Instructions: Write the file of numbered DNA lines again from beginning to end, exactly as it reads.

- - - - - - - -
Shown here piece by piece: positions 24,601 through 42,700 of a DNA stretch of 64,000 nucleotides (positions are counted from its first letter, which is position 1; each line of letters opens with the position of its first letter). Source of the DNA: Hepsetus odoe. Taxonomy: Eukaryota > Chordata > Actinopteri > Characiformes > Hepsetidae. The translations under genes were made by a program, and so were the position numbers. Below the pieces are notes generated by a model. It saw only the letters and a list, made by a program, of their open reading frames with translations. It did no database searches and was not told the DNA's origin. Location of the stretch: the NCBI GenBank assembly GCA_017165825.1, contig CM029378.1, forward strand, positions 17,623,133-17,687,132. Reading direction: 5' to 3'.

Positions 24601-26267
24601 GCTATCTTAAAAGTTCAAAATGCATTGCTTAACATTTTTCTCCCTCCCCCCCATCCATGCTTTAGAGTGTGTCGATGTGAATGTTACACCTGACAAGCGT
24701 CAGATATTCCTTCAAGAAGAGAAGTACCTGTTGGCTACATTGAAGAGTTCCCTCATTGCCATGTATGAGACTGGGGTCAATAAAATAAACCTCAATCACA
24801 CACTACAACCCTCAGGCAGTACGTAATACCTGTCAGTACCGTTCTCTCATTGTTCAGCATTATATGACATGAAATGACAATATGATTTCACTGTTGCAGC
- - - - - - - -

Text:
Shown here piece by piece: positions 24,601 through 42,700 of a DNA stretch of 64,000 nucleotides (positions are counted from its first letter, which is position 1; each line of letters opens with the position of its first letter). Source of the DNA: Hepsetus odoe. Taxonomy: Eukaryota > Chordata > Actinopteri > Characiformes > Hepsetidae. The translations under genes were made by a program, and so were the position numbers. Below the pieces are notes generated by a model. It saw only the letters and a list, made by a program, of their open reading frames with translations. It did no database searches and was not told the DNA's origin. Location of the stretch: the NCBI GenBank assembly GCA_017165825.1, contig CM029378.1, forward strand, positions 17,623,133-17,687,132. Reading direction: 5' to 3'.

Positions 24601-26267
24601 GCTATCTTAAAAGTTCAAAATGCATTGCTTAACATTTTTCTCCCTCCCCCCCATCCATGCTTTAGAGTGTGTCGATGTGAATGTTACACCTGACAAGCGT
24701 CAGATATTCCTTCAAGAAGAGAAGTACCTGTTGGCTACATTGAAGAGTTCCCTCATTGCCATGTATGAGACTGGGGTCAATAAAATAAACCTCAATCACA
24801 CACTACAACCCTCAGGCAGTACGTAATACCTGTCAGTACCGTTCTCTCATTGTTCAGCATTATATGACATGAAATGACAATATGATTTCACTGTTGCAGC